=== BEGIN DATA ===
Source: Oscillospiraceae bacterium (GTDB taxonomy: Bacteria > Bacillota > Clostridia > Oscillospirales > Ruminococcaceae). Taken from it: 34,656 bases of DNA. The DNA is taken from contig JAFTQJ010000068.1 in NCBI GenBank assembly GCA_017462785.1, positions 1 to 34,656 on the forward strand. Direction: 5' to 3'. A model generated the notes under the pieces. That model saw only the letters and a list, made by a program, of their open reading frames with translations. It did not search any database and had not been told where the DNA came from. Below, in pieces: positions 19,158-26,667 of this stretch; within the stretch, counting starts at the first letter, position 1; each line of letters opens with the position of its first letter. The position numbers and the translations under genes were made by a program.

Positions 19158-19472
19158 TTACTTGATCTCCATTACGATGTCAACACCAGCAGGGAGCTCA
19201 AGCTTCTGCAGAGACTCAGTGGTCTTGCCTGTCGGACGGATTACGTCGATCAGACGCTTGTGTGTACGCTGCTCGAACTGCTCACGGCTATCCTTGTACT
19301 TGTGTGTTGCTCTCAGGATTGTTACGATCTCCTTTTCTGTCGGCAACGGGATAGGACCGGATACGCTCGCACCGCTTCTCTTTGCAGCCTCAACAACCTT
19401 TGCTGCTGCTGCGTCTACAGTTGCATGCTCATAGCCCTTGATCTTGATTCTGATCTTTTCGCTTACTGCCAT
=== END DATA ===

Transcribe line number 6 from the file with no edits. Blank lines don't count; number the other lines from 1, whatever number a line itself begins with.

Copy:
19401 TGCTGCTGCTGCGTCTACAGTTGCATGCTCATAGCCCTTGATCTTGATTCTGATCTTTTCGCTTACTGCCAT